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November 1, 2002
Overall Syphilis Rate Rises for First Time Since 1990
Despite continued declines among African Americans and women of all races, overall rates of primary and secondary syphilis have increased slightly for the first time in more than a decade, according to a new report from the Centers for Disease Control and Prevention (CDC). The report, published in the November 1 issue of CDC's Morbidity and Mortality Weekly Report, found that cases of primary and secondary syphilis in the United States rose by 2 percent between 2000 and 2001 (5,979 cases in 2000 to 6,103 cases in 2001). The overall syphilis rate in the United States increased from 2.1 per 100,000 people to 2.2 per 100,000 people, the first such increase since 1990.
The report, by CDC epidemiologist Dr. James Heffelfinger, attributed the slight increase to syphilis diagnoses among men. Syphilis rates among U.S. men rose by 15.4 percent between 2000 and 2001, an increase that coincided with outbreaks among gay and bisexual men in several U.S. cities.
These increases contrast with significant and sustained progress in syphilis elimination in populations and areas where syphilis rates are highest-among African Americans and individuals living in the South. Syphilis cases among African Americans declined by 9.9 percent between 2000 and 2001 (3.5 percent and 18.1 percent among African-American men and women, respectively). Additionally, although the South continues to have the largest proportion of syphilis cases (56 percent of total U.S. cases), there was an 8 percent decline in syphilis rates in this region. Syphilis cases among women overall declined by 19.5 percent. These declines were consistent with those noted every year since CDC began syphilis elimination efforts in 1998, targeting groups and regions at highest risk.
"These data show that a careful, concerted effort to eliminate this disease can work. Ultimately, our success will depend on the continued and careful targeting of our prevention resources to those areas and populations most affected by syphilis, including gay and bisexual men," said Dr. Ronald O. Valdiserri, deputy director of CDC's HIV, STD and TB prevention programs.
CDC officials said that increases in syphilis among gay and bisexual men of all races pose new challenges to U.S. efforts to eliminate the disease. Syphilis cases among white and Latino men increased by 63 percent and 50 percent, respectively, from 2000 to 2001. Additionally, although African-American men were the only men in any racial or ethnic group to experience a decline, the 3.5 percent decline among African-American men represents a significant slowing in the large decline reported last year (15 percent decline from 1999 to 2000).
The report indicates that the increases seen among men are associated with recent syphilis outbreaks among gay and bisexual men of all races and highlights outbreaks reported in Chicago, Los Angeles, New York City, San Francisco, Seattle and Miami.
Health officials said that because the risk behaviors for syphilis and HIV are similar, and because syphilis lesions increase risk of HIV transmission between two and five times, outbreaks among gay and bisexual men could also signal a potential increase in HIV transmission.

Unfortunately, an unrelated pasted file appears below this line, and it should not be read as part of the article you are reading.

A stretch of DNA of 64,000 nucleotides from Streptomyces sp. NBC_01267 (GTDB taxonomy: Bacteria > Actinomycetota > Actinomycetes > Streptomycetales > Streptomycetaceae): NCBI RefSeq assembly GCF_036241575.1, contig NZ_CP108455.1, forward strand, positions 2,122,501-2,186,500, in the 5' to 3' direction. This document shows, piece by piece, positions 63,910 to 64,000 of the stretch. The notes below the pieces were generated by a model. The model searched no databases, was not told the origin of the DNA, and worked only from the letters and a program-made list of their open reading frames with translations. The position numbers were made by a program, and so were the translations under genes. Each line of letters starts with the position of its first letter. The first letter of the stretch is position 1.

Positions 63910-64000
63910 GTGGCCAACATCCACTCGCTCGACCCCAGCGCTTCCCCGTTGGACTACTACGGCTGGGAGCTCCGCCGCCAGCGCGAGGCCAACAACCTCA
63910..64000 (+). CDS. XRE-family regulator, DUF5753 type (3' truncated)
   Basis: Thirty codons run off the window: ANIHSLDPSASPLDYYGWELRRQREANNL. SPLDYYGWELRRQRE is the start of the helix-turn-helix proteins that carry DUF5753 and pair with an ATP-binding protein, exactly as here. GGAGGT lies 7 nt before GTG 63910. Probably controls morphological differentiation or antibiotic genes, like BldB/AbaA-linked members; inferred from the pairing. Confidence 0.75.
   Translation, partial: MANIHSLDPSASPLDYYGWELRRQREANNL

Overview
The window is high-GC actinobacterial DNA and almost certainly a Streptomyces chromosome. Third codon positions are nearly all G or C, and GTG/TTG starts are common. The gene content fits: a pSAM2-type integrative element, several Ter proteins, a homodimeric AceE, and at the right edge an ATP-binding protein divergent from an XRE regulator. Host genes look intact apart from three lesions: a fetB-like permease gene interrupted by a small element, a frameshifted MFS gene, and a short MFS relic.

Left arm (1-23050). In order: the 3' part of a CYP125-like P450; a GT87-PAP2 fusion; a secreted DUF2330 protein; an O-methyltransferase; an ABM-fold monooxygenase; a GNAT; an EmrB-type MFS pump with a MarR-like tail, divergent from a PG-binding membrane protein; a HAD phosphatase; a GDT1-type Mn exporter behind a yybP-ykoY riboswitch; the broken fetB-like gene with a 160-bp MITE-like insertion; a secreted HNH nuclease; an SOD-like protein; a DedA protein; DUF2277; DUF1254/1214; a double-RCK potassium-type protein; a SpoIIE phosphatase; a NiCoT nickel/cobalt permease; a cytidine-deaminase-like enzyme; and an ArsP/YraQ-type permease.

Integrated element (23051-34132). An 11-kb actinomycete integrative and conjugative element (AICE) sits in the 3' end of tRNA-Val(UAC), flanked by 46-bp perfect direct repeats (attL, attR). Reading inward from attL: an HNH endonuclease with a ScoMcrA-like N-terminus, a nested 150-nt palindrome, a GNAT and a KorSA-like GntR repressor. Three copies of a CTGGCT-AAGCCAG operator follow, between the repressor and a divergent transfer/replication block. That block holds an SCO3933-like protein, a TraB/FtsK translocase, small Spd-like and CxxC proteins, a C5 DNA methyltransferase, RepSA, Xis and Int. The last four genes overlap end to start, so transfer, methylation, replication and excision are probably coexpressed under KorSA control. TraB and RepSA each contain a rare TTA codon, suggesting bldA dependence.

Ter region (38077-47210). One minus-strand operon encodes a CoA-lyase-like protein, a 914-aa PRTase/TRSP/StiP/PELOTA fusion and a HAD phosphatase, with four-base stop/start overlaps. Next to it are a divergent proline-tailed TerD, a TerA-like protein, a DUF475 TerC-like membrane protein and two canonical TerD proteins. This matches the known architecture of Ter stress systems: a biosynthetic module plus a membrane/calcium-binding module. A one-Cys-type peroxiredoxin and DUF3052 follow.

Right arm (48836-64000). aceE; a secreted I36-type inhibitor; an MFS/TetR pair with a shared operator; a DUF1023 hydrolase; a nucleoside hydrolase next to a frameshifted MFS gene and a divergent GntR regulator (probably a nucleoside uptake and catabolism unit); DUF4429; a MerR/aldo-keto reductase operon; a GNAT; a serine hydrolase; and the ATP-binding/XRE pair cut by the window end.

"Our challenge-and the challenge for gay and bisexual communities across America-is to underscore the connections between syphilis and HIV, and to renew the kind of commitment these communities brought to HIV prevention in the early years of the epidemic," Valdiserri said.
CDC is actively investigating the factors that have made some gay and bisexual men particularly vulnerable to syphilis, working with community organizations and local health departments on research and health interventions to understand current trends and avoid future outbreaks. CDC also is working to improve national STD surveillance to include information on risk behavior, including same-gender partners.
In recent years, CDC has dispatched rapid response teams to help local health departments control outbreaks; helped develop Internet interventions to alert men to the dangers of syphilis transmission and the need for testing; funded community health campaigns; intensified HIV prevention efforts; and used mobile vans and other innovative strategies to make syphilis testing available in predominantly gay neighborhoods, bathhouses, HIV clinics and community health centers.
The CDC report also highlighted syphilis trends among counties across the United States. The report found that half of the nation's syphilis cases were concentrated in 20 counties and one independent city (see attached table). Overall, 80 percent of all U.S. counties did not report a single case of primary or secondary syphilis in 2001. Despite the increase in syphilis cases among gay and bisexual men, CDC officials said that the national goal of eliminating syphilis by 2005 (defined as 90 percent of counties syphilis-free) remained in effect.
"We cannot and should not accept a rise in syphilis cases in any population as the 'way things are'," said Valdiserri. "We're beating this disease in the communities most disproportionately affected by syphilis, and we have to continue our efforts to achieve and maintain the elimination of this disease."
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This page last updated October 31, 2002
States Department of Health and Human Services